When we look up at the night sky, we rarely think about the technical aspects of the formation of our universe. We see stars, and sometimes planets and comets, and just think that they are simply beautiful. However, when we do learn about how stars, or planets or comets, are made, we can also find them even more awe-inspiring than ever before.
Stars are formed in cold, dark nebulae. In our own galaxy, the Milky Way, stars are formed in the spiral arms. If you look up at the night sky in a place that is not polluted with light, we can see the disk of the Milky Way. This disk is made up of interstellar dust and gas which create new stars.
These cold, dark nebulae are found mainly in the spiral arms of our galaxy, but more so in giant molecular clouds. Because dark nebulae are not easily found (they are “dark,” therefore they do not emit any light), we have to use radio telescopes to find them. Areas with intense CO emission that show up in images using radio telescopes tell us where these dark nebulae are. Philip Solomon and Nicholas Scoville were American astronomers who first used CO radiation to find dark nebulae. When they found those dark nebulae in the Milky Way, they discovered that they were concentrated along the galaxy’s spiral arms.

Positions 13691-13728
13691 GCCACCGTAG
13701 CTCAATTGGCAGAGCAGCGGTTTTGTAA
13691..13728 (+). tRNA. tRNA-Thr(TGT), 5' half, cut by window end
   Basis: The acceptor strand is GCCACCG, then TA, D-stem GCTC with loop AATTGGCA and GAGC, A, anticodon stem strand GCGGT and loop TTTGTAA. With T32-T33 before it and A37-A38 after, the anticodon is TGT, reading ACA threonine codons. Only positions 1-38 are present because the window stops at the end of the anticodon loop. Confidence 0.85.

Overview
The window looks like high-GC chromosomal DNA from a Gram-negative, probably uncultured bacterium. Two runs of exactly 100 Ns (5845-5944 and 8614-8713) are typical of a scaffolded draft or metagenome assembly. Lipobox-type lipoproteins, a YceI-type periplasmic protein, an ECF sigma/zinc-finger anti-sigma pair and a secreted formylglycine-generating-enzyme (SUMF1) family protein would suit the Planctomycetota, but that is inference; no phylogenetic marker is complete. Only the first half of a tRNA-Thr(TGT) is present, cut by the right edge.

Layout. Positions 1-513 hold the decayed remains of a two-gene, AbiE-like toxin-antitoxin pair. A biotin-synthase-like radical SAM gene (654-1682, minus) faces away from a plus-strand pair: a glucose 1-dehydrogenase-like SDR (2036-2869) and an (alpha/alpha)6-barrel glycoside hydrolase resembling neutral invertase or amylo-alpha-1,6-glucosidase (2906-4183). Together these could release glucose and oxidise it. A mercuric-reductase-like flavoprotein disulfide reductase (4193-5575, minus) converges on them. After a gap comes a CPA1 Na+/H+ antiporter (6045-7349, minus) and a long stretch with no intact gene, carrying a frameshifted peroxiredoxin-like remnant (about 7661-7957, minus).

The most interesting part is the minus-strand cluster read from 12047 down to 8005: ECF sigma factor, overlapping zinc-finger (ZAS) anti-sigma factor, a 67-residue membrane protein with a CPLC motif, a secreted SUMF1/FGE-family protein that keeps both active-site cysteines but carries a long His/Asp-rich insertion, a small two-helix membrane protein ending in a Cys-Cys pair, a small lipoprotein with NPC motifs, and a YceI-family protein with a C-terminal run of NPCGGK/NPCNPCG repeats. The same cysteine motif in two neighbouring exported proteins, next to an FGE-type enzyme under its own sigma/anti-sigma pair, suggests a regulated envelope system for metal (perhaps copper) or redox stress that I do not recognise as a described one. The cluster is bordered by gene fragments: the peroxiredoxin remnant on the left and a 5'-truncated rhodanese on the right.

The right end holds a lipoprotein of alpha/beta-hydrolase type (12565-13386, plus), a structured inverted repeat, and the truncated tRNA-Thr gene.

Supernovae can also put out interstellar dust and help create new stars. You might think that supernovae means that the dead stars are long gone and whatever they were made of simply go away or disappear. But this isn’t the case. Supernova remnants are bright, colorful figures in the night sky. When a supernova explodes, it warms up the interstellar dust and gases that surround it. The shockwave of a supernova excites the surrounding hydrogen gas (contained in what is called a giant molecular cloud) and forms new stars.
One good example of a place in the night sky where star birth and formation are occuring is in the Canis Major R1 association. The Canis Major R1 Assocation looks bright red, but this isn’t because the stars there are old. Actually, shockwaves from supernovae are exciting the surrounding gas, making the whole thing appear bright red.
Other processes can help jumpstart the birth of stars. For instance, when two interstellar clouds collide, compression can occur and new stars are formed. Stellar winds from O and B stars can put pressure on interstellar clouds so that compression can also occur. Astronomers are still learning much more about star formation, so other instances and observations may emerge in coming years.
Freedman, Roger A. “Universe.” Chapter 18. New York: W. H. Freeman & Company, 2008.